Besides from coefficient data, vortices visualization and pressure contour results are analyzed. CFD Analysis findings suggest that the intensity of transient effects experienced by the vehicle body in yaw condition is affected by several factors mainly due to the lag movement of vortices, following by the changes of the strength of leeward-side vortex and A-pillar vortex. A-pillar cause less significant transient effect compared to C-pillar in yawing motion.

CFD analyses of Catalytic converter (Exhaust hot end)

Two main criteria in designing catalytic converter are back pressure and flow distribution on the inlet. Increasing backpressure beyond the acceptable level will damage an engine and also flow distribution on the inlet is important to reduce NOx to the permitted level.
So CFD Air Flow Analysis simulation is vital in optimizing the design to achieve the best possible results.
Numerical modeling for this project was performed by Ansys Fluent. Considering the difficulty of the model exact geometry of the substrate in the catalytic converter, the substrate was modeled as porous media. One of the major difficulties encountered during the Airflow Modeling was to accurately model the porous parameters. Hence several experiments were performed to model the substrate as accurate as possible.
The results generated from the CFD Simulation were closed to experimental data provided by the PSA Group.
This CFD Simulation and modeling project was part of the RFQ process to design and mass-produce catalytic converter for Citroen C3. The final design had been confirmed by the PSA engineering team and IranDelco won the project to produce 500,000 parts for the PSA plant in Kashan.

3D Atmospheric reentry CFD simulation:


To simulate the pressure, velocity, and temperature around a space capsule re-entering the atmosphere.


Defined a cubicle control volume around the capsule with medium grain mesh option, the material selected: air with an ideal gas model, reference pressure: 1 atm, velocity: Mach 10. Heat transfer output option: total energy with high-speed compressible wall heat transfer model.


The contour showed high pressure and low velocity at the base of the capsule facing static air. Pressure contour also showed the shockwave is formed away from the body, and so high temperature is at the edge of the shockwave, and not the body itself.

Multiphase Analysis –Passive implants stent temperature raise in 3T MRI conditions.


This Multiphysics Modeling project involves Estimating the Thermal temperature rise on the passive implants stents when they are subjected to an MRI scan.
FDA has defined ASTM F2182-11a to evaluate the performance of the stent under the MRI environment. It describes the test procedure to estimate the temperature-induced on the stents due to MRI scan heating. A virtual test setup is modeled using modern computational Fluid Analysis techniques to simulate the test conditions using COMSOL multi-physics solvers and validated with ASTM test results to propose FDA that the computational technique can be used to validate the performance of the stent under MRI condition to reduce cost and time.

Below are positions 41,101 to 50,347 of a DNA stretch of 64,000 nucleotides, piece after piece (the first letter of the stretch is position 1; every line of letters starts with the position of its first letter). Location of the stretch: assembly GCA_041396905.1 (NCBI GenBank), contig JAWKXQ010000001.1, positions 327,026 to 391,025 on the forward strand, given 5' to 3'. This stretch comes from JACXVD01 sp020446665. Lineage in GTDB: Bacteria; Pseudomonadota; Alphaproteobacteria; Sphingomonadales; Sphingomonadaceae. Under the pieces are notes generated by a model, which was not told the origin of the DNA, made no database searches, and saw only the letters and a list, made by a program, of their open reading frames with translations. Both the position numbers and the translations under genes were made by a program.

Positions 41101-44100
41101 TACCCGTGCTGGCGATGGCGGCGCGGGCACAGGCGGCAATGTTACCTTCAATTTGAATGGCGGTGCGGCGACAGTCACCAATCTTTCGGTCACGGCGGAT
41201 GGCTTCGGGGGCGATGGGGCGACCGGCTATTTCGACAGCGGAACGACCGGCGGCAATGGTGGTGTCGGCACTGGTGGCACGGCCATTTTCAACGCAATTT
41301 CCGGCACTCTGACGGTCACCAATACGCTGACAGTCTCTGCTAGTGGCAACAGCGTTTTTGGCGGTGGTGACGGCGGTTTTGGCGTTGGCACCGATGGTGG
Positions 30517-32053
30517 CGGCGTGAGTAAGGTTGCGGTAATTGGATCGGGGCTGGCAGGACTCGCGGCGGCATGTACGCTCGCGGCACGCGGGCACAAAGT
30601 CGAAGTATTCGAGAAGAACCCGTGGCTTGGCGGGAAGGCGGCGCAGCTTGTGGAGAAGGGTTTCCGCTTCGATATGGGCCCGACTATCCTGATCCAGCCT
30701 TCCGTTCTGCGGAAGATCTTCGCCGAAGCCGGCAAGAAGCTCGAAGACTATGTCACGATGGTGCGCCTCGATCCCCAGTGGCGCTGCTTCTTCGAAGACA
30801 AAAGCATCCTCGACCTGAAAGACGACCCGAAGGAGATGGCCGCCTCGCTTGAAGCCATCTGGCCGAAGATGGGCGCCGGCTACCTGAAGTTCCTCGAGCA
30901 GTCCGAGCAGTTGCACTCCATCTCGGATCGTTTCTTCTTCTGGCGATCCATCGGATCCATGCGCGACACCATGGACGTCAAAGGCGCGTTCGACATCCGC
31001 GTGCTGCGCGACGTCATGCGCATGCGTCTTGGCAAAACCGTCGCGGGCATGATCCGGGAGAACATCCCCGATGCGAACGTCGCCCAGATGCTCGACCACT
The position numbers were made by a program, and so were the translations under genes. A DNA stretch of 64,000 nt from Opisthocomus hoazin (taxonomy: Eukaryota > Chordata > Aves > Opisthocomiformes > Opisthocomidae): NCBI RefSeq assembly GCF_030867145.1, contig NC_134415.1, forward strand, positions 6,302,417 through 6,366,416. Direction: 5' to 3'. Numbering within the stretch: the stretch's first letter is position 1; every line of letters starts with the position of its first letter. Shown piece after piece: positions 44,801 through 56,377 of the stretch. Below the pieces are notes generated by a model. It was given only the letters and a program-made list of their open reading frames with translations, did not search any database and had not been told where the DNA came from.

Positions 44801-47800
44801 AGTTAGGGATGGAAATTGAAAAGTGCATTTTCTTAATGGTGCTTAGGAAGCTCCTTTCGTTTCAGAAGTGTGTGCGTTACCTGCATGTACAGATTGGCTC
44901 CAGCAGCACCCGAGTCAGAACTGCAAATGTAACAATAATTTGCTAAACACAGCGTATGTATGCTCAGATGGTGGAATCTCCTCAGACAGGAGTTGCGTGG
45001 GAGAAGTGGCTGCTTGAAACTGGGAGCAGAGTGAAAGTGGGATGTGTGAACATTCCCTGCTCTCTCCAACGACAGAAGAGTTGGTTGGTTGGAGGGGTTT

1. The transient multiphysics approach is used by solving the electromagnetic wave and the heat transfer physics to predict the temperate raise.
  2. The stent is modeled using a parametric approach to vary the length, the diameter, the spiral thickness, etc.,
  3. The 3T environment is modeled by designing the bridge cage coil and validated using the literature data by solving only the Maxwell equation to get a uniform electric field and the 3Tesla magnetic field strength.
  4. The ASTM F2182-11a titanium rod text procedure results are taken as a baseline, the CFD simulation has been performed and temperature rise is calculated and compared with the ASTM results.
  5. In the same condition, the newly designed stents are replaced and predicted the temperature rise in the stents.


The developed computational approach results are in line with ASTM F2182-11a standards. Hence it is concluded that the computational approach can be used for validating the new stent design.

On Capturing Pitch-Up Phenomena on a Fighter Aircraft

Computational Aeroacoustics and Aerodynamics Simulations were carried out using flow solver HiFUN and ANSYS-Fluent. The methodology used is similar to that used in the Automotive industry for performing Vehicle Dynamics Simulation.


  1. Estimation of aerodynamic performance characteristics of a Fighter Aircraft at transonic flight speed
  2. Capturing the Pitch-Up phenomena on a Fighter aircraft at transonic speed.
  3. Finding out the characteristic behavior of the Vortices on Fighter aircraft wing at transonic speed.


Grid Generation and Solver Setup for the Airflow Simulation:
  1. A hybrid unstructured grid was generated with appropriate mesh refinements on the wing surface to capture the vortices.
  2. Full body geometry was considered with fully loaded conditions (all stores are attached)
  3. Steady RANS simulations are carried out with S-A and SST turbulence models. Roe/HLLC scheme with second-order spatial accuracy was used.
Green-Gauss based reconstruction procedure was used along with limiters. All simulations convergence level was ensured with proper CFL number and relaxation factors.


  1. The Pith-Up characteristics of a Fighter Aircraft were studied and It’s compared with wind tunnel data.
  2. Grid resolution on capturing the vortices plays an important role to capture the aircraft Pitch-Up.
  3. Using the Higher-Order scheme with RANS does a better job than using Euler Simulations.
  4. Numerical Stability issues were found while using Higher-order schemes to capture the Pitch Up due to massive flow separation and Shockwaves.
So choosing schemes and CFL numbers to be appropriate to ensure the desired convergence.